March 29, 2011

Wichita district plans 65-70 job cuts

Wichita school leaders say they plan to cut between 65 and 70 jobs in the next round of budget cuts as the district looks to trim $30 million from next year's budget.

Wichita school leaders say they plan to cut between 65 and 70 jobs in the next round of budget cuts as the district looks to trim $30 million from next year's budget.

Superintendent John Allison presented his "phase two" recommendations to school board members Monday.

It is unclear which positions will be eliminated. Allison said they likely will be "central level support areas" that could affect classrooms, but he wants to talk with employees whose jobs may be cut before sharing details publicly.

The second phase of cuts, which total about $13 million, includes $7.6 million in cuts from discretionary reserve funds and similar areas of the budget, such as trusts, Allison said.

He also proposed cutting $3.6 million from the district's Title 1 funds, which are designated to provide services to the district's neediest students at high-poverty schools.

About a third of the anticipated $30 million shortfall in next year's budget will come from Title 1 programs because of a loss of federal stimulus dollars, Allison said.

"It's been difficult up to this point," Allison said. "It's going to be more difficult as we move forward."

He said he plans to present details on the phase two recommendations at a board meeting April 11. Another $16 million in cuts will be proposed by district officials and community members in April and May, Allison said.

"When you're talking $16 million, you're beyond being able to say, 'We won't buy paper for a year,' or 'Cut a little here and a little there.' ... It can't happen," Allison said. "Every area is going to feel an impact."

Earlier this year the board put some construction projects on hold, including new schools and renovations proposed as part of a $370 million bond issue approved in 2008. Leaders also approved: ending leases at the Midtown Community Resource Center and the Workforce Alliance; changing start times at several early-start magnet schools; and imposing a one-day furlough for nonteaching staff.

Allison said those measures, combined with Monday's recommendations, make up less than half of the estimated budget shortfall. He said impending cuts likely will affect programs and services, but so far he has not said what might be cut.

As more cuts are proposed, students and families "will begin to notice things at the building level," said board president Connie Dietz.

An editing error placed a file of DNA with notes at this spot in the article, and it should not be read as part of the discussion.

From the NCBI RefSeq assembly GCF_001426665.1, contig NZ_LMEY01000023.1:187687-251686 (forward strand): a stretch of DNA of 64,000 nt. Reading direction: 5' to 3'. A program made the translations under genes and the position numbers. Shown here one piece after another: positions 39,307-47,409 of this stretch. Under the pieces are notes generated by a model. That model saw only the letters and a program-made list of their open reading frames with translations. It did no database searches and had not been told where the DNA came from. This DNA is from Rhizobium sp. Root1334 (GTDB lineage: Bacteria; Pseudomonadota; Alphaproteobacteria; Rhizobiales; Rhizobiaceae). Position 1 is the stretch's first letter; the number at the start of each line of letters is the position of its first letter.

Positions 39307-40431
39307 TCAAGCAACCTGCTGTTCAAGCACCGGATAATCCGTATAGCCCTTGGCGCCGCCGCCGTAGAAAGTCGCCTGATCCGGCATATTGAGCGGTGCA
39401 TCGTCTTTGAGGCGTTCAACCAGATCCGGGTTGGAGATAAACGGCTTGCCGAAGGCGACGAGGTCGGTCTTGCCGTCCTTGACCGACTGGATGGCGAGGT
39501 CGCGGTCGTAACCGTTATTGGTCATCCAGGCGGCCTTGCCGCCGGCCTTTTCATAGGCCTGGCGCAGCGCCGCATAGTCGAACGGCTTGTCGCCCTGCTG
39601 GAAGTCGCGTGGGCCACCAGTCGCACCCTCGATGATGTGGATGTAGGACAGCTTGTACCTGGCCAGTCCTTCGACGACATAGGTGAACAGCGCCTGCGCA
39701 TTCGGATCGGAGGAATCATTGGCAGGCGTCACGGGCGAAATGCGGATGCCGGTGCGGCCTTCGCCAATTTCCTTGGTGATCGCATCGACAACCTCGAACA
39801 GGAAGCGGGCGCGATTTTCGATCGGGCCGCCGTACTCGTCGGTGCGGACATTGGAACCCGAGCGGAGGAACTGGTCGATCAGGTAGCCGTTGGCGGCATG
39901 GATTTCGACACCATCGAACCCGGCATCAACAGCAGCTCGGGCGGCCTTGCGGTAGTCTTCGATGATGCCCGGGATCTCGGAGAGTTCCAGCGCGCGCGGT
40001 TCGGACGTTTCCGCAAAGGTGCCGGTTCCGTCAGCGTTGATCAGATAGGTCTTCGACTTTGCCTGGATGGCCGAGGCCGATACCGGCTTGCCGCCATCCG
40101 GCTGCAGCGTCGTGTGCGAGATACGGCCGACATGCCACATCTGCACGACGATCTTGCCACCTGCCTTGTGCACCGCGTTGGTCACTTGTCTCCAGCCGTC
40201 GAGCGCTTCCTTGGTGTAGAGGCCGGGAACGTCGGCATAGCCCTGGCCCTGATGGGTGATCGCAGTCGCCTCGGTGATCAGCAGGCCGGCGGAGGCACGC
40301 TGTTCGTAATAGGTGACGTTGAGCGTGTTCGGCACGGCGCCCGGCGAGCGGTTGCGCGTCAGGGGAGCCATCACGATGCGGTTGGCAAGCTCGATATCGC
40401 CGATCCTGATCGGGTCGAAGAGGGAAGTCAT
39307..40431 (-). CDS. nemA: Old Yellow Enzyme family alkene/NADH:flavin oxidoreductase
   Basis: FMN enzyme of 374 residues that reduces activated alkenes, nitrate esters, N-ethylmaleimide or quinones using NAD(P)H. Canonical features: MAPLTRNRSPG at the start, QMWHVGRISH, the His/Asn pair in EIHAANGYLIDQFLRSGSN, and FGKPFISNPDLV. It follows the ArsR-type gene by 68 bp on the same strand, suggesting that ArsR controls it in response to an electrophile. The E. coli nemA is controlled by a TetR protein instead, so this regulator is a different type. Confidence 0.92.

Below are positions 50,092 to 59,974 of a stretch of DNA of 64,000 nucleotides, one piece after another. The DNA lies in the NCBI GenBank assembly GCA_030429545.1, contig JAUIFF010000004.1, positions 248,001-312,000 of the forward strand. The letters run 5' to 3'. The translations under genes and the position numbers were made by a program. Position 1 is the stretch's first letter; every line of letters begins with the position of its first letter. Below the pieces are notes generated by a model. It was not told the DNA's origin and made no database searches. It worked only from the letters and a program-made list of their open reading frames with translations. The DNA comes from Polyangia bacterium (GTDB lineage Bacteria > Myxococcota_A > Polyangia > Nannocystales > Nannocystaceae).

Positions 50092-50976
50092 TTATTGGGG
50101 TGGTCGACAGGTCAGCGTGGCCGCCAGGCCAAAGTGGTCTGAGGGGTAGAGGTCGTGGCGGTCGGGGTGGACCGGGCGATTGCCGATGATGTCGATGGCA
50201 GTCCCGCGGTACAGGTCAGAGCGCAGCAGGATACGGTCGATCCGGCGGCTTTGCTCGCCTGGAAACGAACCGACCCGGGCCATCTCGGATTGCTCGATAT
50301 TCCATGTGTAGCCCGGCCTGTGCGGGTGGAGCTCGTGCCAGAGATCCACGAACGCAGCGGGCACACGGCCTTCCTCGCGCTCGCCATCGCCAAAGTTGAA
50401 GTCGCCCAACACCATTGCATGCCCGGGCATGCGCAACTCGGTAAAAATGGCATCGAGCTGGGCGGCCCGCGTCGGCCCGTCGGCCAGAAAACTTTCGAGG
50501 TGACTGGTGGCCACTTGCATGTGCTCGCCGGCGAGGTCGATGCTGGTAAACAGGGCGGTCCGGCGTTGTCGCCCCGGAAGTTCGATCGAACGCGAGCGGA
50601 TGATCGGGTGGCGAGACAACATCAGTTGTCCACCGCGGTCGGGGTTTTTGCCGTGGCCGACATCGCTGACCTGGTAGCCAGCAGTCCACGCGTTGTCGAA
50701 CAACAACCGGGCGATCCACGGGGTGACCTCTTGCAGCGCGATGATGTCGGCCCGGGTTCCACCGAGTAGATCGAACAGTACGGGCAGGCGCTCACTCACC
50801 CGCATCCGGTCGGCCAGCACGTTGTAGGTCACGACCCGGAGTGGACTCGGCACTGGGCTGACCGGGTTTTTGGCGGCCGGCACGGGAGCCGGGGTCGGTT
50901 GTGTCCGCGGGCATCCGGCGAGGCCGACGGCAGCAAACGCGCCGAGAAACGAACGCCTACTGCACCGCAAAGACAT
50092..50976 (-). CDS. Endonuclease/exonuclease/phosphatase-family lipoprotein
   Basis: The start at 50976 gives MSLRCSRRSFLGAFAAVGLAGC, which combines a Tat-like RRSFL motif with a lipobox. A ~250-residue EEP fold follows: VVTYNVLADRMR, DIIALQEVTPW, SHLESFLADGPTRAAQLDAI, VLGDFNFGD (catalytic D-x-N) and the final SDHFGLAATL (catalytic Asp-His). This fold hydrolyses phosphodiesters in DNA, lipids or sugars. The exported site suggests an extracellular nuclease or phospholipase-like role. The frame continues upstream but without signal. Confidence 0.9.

"The cuts will go deeper and deeper and deeper," she said. "We are not an organization that's flush with people."

In other business Monday, board members unanimously approved a $2 million contract with Descon Inc. for an addition and updates to Peterson Elementary School in west Wichita.

The project, part of the 2008 bond issue plan, calls for a new multipurpose room that will double as a storm shelter, two new music rooms, connecting hallways and a parking lot.

The board also voted unanimously, without discussion, to buy property at 1630 N. Arkansas for expanded outdoor athletic facilities at North High School.

The district will pay $67,500 for the property, plus about $2,500 in closing costs and $1,600 in moving costs.

Martin Libhart, chief operating officer for the district, said plans call for a turf football field, track, a practice soccer field, two ball diamonds and tennis courts.

"Ultimately, more land will need to be acquired," Libhart said. "This property has been on the market and represents a step in the process of acquiring land over time to accomplish our goal."

In December, the board approved a $2 million deal to purchase property at 13th and Waco — the former site of a Dillons grocery store — to expand the North High campus. Officials said there were no immediate plans for that property, but they are considering a proposal to renovate the building and use it for technical education programs.

Allison said some people will likely criticize the board for spending any money, such as for facility improvements or new literacy programs, during a budget crisis.

The pending shortfall "doesn't mean we're rolling up the sidewalks and going home," he said. "We still have a commitment to our students to provide the best education possible."

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